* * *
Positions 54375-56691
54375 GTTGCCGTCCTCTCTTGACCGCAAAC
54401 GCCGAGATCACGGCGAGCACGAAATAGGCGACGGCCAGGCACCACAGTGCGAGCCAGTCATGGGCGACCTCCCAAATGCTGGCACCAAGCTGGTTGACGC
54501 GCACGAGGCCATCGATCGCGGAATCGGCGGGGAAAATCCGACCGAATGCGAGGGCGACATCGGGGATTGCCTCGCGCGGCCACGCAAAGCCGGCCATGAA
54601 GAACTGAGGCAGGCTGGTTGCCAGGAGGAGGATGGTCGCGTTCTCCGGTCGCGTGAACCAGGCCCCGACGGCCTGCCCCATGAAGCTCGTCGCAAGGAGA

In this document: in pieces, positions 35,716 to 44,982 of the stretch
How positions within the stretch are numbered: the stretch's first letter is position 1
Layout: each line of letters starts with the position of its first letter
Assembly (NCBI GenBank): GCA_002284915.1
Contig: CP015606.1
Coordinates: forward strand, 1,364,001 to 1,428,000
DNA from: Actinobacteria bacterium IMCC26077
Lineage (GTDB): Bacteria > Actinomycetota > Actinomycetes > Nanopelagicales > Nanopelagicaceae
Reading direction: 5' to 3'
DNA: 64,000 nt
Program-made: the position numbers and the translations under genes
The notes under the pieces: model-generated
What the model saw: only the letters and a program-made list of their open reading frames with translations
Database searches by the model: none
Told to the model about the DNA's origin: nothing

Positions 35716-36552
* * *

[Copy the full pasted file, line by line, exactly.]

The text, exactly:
Positions 54375-56691
54375 GTTGCCGTCCTCTCTTGACCGCAAAC
54401 GCCGAGATCACGGCGAGCACGAAATAGGCGACGGCCAGGCACCACAGTGCGAGCCAGTCATGGGCGACCTCCCAAATGCTGGCACCAAGCTGGTTGACGC
54501 GCACGAGGCCATCGATCGCGGAATCGGCGGGGAAAATCCGACCGAATGCGAGGGCGACATCGGGGATTGCCTCGCGCGGCCACGCAAAGCCGGCCATGAA
54601 GAACTGAGGCAGGCTGGTTGCCAGGAGGAGGATGGTCGCGTTCTCCGGTCGCGTGAACCAGGCCCCGACGGCCTGCCCCATGAAGCTCGTCGCAAGGAGA

In this document: in pieces, positions 35,716 to 44,982 of the stretch
How positions within the stretch are numbered: the stretch's first letter is position 1
Layout: each line of letters starts with the position of its first letter
Assembly (NCBI GenBank): GCA_002284915.1
Contig: CP015606.1
Coordinates: forward strand, 1,364,001 to 1,428,000
DNA from: Actinobacteria bacterium IMCC26077
Lineage (GTDB): Bacteria > Actinomycetota > Actinomycetes > Nanopelagicales > Nanopelagicaceae
Reading direction: 5' to 3'
DNA: 64,000 nt
Program-made: the position numbers and the translations under genes
The notes under the pieces: model-generated
What the model saw: only the letters and a program-made list of their open reading frames with translations
Database searches by the model: none
Told to the model about the DNA's origin: nothing

Positions 35716-36552